For example, utilities that supply natural gas to customers for heat can typically take all the gas they need from pipelines before any excess goes to electricity generators. In regions with limited pipeline capacity, such as the Northeast, planners say there might not be enough gas to heat homes and generate electricity simultaneously during a cold snap.
“In the winter there could be a significant and sudden unavailability of power,” said former Vermont regulator Rich Sedano, who directs the Regulatory Assistance Project, a nonprofit advisory group. “It’s critical that this emerging threat to the grid is addressed.”
ITC Holdings’ Joe Welch argues increased spending on the grid in recent years reflects how quickly it is aging, not a concerted effort to modernize or strengthen it.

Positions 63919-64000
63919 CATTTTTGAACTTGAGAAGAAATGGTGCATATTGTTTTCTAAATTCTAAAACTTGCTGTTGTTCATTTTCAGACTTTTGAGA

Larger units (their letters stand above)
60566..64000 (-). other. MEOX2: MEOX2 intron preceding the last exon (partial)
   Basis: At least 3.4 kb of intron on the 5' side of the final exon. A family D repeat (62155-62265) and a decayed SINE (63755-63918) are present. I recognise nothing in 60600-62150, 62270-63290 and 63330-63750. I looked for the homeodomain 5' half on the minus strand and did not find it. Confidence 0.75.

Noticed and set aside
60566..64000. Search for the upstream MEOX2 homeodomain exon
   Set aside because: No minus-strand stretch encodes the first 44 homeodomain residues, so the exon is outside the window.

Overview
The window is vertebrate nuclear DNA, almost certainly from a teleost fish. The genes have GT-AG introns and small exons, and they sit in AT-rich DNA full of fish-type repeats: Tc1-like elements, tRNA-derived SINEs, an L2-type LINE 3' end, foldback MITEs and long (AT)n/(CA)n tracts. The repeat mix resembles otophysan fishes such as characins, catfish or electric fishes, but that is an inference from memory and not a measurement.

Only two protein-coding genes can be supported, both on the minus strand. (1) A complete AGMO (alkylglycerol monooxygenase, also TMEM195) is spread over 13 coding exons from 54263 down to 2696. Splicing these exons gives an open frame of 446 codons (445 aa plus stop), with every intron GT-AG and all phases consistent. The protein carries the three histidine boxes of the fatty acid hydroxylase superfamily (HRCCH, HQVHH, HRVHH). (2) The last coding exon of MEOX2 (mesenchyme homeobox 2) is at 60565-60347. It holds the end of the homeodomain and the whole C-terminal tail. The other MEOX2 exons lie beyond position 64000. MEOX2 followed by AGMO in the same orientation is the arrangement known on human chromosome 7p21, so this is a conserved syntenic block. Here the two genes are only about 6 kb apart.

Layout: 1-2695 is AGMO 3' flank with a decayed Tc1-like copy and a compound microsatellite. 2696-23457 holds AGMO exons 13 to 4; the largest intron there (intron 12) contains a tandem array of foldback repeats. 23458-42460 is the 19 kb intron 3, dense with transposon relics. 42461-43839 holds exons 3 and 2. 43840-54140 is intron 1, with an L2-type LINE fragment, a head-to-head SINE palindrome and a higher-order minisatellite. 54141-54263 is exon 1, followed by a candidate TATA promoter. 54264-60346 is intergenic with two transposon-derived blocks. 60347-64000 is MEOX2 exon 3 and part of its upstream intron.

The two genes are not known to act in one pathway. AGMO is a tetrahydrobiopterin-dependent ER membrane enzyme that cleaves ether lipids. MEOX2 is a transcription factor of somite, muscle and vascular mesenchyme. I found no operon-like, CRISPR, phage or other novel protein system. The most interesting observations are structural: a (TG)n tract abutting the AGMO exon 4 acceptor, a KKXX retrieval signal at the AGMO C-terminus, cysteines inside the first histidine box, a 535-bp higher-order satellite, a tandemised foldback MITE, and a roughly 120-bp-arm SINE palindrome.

“We’ve done paltry little,” he said.
But planners say changes made since 2003 at least give grid operators better control and add flexibility.
“We can’t redirect hurricanes or prevent every cyberattack, but we can focus on resilience,” said Terry Boston, president of PJM Interconnection, a regional transmission organization serving 13 states.
For now, there appears to be enough electricity capacity to meet demand, which has remained relatively flat since 2005. The nation’s natural gas plants aren’t fully used, and wind, solar and other renewable generation have been built to comply with state renewable power mandates.
“Many feel there is a very long fuse here, and there may not be a bomb at the end of it,” Sedano said.
Franko reported from Columbus, Ohio; Fahey reported from New York. Find the reporters on Twitter at http://twitter.com/JonathanFahey and http://www.twitter.com/kantele10 .